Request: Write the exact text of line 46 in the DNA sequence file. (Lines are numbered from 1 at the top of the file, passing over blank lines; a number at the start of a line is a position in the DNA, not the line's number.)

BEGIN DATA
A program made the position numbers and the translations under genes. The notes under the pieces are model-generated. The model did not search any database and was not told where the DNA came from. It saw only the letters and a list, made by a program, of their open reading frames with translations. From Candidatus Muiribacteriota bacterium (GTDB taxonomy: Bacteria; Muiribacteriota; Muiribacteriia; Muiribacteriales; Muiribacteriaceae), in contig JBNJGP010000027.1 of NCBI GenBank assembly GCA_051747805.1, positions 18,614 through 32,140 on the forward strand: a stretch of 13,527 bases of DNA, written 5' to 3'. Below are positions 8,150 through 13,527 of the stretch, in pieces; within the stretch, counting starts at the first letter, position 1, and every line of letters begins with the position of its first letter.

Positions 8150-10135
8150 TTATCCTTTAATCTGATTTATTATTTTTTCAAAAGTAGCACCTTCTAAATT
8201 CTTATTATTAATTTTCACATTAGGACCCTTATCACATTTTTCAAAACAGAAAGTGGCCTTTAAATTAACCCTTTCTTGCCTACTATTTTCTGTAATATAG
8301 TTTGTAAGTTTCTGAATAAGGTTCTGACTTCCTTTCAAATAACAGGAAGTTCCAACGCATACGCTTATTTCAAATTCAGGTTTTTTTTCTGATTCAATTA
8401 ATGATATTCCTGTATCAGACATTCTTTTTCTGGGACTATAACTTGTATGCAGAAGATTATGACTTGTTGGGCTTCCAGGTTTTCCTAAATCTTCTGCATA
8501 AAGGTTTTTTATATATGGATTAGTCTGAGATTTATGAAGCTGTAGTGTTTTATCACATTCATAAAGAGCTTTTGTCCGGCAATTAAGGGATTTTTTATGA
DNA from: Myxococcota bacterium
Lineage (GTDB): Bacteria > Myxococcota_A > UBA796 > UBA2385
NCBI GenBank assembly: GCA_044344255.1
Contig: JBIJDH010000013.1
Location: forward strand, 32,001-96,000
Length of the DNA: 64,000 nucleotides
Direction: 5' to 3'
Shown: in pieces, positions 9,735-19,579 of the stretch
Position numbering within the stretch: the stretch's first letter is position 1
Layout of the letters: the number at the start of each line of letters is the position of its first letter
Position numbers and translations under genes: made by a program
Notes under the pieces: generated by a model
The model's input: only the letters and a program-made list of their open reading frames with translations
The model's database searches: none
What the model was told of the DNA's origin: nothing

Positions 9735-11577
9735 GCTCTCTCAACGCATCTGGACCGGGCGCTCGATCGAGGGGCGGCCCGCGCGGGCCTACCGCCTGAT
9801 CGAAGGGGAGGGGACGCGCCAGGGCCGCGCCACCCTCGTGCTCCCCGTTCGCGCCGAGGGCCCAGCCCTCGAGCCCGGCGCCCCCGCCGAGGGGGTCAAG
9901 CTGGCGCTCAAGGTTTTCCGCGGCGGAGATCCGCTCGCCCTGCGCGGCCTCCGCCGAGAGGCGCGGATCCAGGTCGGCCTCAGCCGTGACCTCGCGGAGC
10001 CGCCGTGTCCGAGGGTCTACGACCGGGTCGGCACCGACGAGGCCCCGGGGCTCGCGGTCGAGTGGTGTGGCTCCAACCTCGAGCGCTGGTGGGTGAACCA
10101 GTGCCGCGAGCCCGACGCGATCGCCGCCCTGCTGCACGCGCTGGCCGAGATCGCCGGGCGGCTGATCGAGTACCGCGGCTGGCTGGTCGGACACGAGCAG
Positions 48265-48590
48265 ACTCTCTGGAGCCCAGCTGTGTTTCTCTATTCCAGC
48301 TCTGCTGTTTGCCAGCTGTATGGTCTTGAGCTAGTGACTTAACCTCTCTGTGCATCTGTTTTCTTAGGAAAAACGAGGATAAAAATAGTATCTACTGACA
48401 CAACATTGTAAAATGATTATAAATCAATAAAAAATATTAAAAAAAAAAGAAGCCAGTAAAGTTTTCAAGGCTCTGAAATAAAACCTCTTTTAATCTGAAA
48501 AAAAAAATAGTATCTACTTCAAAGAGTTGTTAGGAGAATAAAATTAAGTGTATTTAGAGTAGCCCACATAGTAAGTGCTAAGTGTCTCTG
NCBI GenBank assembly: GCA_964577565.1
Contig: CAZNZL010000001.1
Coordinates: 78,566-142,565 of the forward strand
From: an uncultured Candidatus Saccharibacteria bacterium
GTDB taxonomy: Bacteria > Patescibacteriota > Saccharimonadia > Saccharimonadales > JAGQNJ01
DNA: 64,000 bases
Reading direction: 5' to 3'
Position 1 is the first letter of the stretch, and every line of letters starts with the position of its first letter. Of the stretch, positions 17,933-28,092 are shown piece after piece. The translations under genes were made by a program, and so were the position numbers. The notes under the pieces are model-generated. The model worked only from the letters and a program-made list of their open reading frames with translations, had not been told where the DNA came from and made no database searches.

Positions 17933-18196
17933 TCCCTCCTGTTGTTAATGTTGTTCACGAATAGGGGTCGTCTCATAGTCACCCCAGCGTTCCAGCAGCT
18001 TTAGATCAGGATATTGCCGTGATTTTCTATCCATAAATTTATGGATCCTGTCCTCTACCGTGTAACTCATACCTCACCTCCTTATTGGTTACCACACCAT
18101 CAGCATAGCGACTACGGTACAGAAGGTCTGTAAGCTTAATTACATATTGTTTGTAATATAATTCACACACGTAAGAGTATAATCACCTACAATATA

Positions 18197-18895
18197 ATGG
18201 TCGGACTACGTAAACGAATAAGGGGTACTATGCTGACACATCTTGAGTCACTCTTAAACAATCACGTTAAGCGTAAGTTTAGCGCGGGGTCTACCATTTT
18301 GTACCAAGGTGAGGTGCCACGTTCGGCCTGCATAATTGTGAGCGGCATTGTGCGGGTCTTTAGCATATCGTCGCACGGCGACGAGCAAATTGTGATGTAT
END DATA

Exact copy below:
Positions 18197-18895